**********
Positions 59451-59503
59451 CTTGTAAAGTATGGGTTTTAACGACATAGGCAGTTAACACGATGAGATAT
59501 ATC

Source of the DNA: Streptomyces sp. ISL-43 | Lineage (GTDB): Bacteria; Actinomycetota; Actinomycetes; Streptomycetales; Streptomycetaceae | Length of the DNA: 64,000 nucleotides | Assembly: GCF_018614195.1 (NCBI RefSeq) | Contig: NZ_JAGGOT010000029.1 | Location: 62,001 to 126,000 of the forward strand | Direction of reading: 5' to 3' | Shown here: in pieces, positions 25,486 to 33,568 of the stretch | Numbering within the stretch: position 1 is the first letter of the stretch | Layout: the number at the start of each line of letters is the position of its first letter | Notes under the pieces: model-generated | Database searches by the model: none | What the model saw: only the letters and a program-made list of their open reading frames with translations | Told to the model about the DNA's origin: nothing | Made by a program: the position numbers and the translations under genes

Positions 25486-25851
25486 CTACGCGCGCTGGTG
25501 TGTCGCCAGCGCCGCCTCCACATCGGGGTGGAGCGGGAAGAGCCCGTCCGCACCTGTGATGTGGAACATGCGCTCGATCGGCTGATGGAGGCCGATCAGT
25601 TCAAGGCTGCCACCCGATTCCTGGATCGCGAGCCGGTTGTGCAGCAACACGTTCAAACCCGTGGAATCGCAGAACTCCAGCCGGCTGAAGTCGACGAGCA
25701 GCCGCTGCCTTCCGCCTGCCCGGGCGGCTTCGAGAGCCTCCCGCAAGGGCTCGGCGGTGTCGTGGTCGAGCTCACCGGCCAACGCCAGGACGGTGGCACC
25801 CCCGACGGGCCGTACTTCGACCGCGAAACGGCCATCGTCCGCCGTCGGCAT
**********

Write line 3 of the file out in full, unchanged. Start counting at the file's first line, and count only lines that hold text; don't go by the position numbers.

59501 ATC